I have since checked the wind speed and 10 kilometres away the wind gusts were reaching 78kph and that was more inland than where we were camping.

The trouble is that we also had to back it up in that wind and we were so worried that the gust would just rip it to bits as we winched it closed. especially when it was vertical just prior to the downward closure. I think we were extremely lucky and I really don't want to go through that again. Obviously the winch is fantastic!!!
AnswerID: 540962

Reply By: rooster350 - Tuesday, Oct 28, 2014 at 10:56

Tuesday, Oct 28, 2014 at 10:56
Strong long pegs and good guy ropes with SPRINGS attached are essential for dealing with strong winds, we have been camping for years in tents and camper trailers and caravans with awnings and annexes and managed to come out unscathed in many hairy strong wind situations. The springs allow movement in the setup and equipment is less likely to be torn apart by the wind forces.
AnswerID: 540965

Follow Up By: AlanTH - Tuesday, Oct 28, 2014 at 11:53

Tuesday, Oct 28, 2014 at 11:53
Yes I'll second the use of springs. They really take the rigidity out of the tie down and make it easier for the awning etc to move that little bit in a more gentle way.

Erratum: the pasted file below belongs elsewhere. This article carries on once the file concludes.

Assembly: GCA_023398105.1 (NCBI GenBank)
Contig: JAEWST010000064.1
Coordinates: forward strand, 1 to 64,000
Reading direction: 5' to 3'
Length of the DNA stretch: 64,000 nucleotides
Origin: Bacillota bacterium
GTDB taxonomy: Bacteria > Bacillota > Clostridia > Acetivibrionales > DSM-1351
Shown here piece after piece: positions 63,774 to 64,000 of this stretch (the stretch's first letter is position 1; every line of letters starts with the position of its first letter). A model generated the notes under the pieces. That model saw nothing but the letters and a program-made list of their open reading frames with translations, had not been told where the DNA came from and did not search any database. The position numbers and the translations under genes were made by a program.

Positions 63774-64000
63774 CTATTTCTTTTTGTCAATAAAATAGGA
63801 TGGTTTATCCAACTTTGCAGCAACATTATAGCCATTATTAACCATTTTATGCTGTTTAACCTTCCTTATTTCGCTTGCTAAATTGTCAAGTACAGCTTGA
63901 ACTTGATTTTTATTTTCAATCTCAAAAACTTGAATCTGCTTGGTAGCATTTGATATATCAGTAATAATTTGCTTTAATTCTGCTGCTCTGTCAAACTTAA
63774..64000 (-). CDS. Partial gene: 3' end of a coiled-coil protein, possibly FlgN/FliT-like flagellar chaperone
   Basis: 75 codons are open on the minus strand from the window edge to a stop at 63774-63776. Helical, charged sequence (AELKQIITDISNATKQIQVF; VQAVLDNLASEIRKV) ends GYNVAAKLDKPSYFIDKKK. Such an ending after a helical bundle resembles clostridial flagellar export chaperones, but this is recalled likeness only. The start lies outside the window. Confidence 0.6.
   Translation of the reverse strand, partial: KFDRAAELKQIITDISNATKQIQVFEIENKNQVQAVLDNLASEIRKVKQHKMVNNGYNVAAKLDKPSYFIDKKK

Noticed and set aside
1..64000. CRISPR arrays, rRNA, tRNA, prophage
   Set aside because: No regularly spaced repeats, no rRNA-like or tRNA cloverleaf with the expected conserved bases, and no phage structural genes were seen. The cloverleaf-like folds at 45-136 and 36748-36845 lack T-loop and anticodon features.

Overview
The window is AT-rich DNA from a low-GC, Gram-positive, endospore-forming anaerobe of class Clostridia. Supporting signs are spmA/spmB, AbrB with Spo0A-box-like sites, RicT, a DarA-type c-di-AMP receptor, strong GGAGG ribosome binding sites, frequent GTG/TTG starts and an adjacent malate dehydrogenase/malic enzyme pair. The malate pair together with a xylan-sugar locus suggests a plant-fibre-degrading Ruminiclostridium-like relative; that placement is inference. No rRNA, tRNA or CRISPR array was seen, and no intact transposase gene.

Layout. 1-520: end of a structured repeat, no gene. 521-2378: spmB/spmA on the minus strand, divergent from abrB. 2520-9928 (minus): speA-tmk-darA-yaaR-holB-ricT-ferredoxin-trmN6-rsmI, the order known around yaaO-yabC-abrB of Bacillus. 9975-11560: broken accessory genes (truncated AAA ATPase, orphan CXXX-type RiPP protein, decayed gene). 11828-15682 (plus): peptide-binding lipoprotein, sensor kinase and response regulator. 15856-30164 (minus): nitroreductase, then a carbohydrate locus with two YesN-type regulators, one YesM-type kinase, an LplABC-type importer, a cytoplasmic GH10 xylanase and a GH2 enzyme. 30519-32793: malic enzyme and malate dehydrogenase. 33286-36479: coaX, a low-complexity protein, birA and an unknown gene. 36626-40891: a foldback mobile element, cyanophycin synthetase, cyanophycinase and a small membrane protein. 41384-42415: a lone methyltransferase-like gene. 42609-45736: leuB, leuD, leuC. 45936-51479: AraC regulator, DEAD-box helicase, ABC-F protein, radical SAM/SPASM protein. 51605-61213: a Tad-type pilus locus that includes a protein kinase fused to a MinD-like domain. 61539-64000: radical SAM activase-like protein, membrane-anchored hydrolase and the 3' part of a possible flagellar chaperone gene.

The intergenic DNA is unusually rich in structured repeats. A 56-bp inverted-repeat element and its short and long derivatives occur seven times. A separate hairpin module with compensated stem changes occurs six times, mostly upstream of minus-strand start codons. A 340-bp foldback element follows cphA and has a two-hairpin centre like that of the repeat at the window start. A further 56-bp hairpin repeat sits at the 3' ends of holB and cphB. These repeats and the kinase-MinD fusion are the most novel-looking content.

FollowupID: 826897

Reply By: zedd3699 - Tuesday, Oct 28, 2014 at 13:32

Tuesday, Oct 28, 2014 at 13:32
We have the guy ropes with the springs. Didn't seem to help. We also used large heavy pegs for those, but the pegs that go through the eyelets on the awning walls are only the regular ones.
AnswerID: 540976

Reply By: mchapo - Tuesday, Oct 28, 2014 at 13:49

Tuesday, Oct 28, 2014 at 13:49
My Cub works fine.
AnswerID: 540979

Reply By: Member - Peter G (NSW) - Tuesday, Oct 28, 2014 at 17:18

Tuesday, Oct 28, 2014 at 17:18
Go to web site and check out "The Cub Club" 17 pages of good info.for you to read.
AnswerID: 540986

Reply By: Sigmund - Thursday, Oct 30, 2014 at 10:24

Thursday, Oct 30, 2014 at 10:24
Once the wind blew up strong in a caravan park while we were out walking. The CT was well anchored including with a handbrake. It still started to move. The manager luckily saw it and drove in a star post as the only anchor that would do.
AnswerID: 541077